At some point we need to move beyond saying things the way we see them and learn to find words that other people can understand. There is an art – cultivated only through practice, sensitivity and careful observation – to finding words that can reach deeply into the worlds of others.
But it’s not enough to know what’s the right thing to say, though this is itself hard enough.
We also have to know when to say it.
Until we cultivate our skill and sensitivity in matters of timing we will repeatedly say the right thing at very much the wrong moment. Without good timing we speak when we cannot be heard or, worse, we insist on speaking at a moment when others will get hurt, when our words cause outrage or confusion, and when our well-meaning efforts hinder others.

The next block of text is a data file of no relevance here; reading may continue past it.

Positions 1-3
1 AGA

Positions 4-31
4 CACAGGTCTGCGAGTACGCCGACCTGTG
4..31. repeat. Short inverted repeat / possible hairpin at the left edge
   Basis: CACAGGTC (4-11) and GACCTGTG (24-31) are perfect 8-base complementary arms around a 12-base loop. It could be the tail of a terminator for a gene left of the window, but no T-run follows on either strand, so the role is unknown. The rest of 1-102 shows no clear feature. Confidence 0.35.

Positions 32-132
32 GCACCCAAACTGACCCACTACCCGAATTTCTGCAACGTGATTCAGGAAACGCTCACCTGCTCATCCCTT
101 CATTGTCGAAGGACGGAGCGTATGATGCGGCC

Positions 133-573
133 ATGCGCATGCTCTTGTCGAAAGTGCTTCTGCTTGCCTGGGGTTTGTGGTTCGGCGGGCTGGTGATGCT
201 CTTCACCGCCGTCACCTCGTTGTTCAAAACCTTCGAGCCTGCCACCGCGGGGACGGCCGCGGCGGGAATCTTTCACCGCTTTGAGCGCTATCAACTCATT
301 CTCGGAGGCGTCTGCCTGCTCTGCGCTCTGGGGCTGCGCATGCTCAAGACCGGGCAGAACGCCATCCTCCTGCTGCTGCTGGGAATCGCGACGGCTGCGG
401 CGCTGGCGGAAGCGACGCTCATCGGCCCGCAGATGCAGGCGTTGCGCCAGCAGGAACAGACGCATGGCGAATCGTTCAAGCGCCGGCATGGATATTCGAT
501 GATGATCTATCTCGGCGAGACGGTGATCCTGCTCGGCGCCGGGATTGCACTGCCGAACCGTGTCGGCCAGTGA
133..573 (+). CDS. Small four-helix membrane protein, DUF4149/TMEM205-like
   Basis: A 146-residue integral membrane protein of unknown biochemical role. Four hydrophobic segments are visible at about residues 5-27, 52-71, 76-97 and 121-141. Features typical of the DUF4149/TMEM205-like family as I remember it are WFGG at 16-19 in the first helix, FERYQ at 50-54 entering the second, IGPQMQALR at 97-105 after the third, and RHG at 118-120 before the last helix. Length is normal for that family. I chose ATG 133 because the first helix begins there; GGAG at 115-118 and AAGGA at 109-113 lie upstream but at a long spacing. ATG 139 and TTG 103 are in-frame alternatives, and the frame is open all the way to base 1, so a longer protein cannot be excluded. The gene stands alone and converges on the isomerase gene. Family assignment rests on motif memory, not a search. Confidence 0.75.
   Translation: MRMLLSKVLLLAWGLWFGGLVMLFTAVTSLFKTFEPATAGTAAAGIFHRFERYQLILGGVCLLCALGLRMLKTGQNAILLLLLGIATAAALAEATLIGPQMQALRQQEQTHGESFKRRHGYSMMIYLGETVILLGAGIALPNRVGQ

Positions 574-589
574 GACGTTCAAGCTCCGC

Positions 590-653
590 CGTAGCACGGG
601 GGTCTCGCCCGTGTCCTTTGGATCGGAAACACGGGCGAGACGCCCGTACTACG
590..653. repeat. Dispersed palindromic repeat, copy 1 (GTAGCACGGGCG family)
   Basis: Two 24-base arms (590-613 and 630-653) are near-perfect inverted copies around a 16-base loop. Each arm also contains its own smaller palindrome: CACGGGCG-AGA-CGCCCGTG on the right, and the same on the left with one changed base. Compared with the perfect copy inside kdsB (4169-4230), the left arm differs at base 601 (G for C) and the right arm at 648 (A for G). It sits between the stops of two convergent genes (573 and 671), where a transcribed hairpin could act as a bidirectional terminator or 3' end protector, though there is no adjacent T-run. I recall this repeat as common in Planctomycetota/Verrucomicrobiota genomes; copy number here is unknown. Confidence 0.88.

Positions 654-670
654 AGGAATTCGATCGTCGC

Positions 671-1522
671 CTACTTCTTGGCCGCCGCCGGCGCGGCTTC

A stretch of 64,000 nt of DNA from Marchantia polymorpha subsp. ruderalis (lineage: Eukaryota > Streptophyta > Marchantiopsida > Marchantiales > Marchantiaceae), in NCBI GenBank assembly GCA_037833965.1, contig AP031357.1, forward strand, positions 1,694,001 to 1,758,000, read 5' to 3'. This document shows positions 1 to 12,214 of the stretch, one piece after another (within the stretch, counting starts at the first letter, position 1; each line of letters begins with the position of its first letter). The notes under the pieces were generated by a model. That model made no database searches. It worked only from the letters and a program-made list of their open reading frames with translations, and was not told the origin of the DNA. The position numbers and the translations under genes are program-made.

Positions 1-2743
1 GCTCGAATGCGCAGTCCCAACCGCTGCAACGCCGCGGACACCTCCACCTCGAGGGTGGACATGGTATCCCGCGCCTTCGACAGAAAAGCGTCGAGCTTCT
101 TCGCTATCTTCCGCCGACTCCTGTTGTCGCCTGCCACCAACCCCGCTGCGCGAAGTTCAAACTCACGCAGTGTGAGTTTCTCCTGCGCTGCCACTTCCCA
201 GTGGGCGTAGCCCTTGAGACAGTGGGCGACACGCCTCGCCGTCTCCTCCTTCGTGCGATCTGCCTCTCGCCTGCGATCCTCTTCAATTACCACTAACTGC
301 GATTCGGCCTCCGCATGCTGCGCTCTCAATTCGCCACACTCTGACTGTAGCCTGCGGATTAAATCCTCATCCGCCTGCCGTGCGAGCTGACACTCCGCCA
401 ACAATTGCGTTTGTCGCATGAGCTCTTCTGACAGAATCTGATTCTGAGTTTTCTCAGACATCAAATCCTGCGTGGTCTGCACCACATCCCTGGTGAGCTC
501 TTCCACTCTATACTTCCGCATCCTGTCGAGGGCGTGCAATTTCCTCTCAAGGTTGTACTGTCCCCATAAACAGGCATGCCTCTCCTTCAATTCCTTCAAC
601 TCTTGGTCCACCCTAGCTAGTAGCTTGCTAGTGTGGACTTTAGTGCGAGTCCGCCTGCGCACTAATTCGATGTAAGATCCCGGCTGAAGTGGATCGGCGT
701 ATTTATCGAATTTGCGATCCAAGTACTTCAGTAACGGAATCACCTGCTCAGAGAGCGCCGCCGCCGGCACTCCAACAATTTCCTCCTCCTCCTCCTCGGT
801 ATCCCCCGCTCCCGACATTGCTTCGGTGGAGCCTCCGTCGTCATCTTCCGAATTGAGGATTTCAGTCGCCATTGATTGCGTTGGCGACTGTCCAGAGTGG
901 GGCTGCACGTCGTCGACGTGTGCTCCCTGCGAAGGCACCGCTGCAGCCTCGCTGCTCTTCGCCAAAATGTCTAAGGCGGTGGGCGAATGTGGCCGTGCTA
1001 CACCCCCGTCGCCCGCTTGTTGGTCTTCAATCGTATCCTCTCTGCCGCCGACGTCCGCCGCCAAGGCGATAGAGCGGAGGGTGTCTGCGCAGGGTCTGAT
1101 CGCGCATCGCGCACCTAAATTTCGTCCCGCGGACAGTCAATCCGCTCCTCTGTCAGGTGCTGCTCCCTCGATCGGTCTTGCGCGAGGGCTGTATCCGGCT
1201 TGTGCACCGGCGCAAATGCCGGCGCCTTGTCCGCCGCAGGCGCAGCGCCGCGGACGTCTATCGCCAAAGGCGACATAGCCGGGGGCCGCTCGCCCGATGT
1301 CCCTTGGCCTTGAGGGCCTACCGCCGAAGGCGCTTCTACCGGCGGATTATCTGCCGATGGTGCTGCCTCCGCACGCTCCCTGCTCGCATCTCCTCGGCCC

Learning good timing is also an art cultivated through practice, sensitivity, and careful observation. We have to learn what actually happens when we speak might be quite different from the intent of our speaking or what we imagine happens.
It’s all to easy to console ourselves with ‘I was only trying to help’ while at the same time failing to spot that because of our timing we are not helping at all.